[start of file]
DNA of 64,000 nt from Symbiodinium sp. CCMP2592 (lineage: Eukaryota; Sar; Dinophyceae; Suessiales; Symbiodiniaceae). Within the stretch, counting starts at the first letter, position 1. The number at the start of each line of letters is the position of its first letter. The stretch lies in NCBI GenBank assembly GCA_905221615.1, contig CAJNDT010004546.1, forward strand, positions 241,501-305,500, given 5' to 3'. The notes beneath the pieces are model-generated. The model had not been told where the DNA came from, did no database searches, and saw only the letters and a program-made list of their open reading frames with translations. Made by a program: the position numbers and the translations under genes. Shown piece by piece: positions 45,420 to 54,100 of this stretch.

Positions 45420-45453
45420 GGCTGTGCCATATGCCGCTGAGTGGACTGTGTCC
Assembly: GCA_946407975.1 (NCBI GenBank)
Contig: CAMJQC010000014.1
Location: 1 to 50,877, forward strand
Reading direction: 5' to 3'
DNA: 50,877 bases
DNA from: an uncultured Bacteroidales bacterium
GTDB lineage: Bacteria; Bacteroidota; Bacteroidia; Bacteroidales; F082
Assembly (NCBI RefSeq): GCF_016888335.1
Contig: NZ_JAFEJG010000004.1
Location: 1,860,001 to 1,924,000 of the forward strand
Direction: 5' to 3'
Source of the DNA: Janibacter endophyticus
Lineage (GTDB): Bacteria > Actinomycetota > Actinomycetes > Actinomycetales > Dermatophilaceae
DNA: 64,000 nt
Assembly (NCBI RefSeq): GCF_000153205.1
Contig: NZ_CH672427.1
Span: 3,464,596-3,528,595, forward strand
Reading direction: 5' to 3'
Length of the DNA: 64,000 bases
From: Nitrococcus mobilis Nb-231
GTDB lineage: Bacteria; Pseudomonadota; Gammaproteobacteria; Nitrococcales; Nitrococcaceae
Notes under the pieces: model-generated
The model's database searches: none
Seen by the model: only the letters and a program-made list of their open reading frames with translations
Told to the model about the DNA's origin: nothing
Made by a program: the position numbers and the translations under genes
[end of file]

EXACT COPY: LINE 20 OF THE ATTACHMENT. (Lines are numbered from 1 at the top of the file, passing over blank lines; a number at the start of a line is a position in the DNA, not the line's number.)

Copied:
Span: 3,464,596-3,528,595, forward strand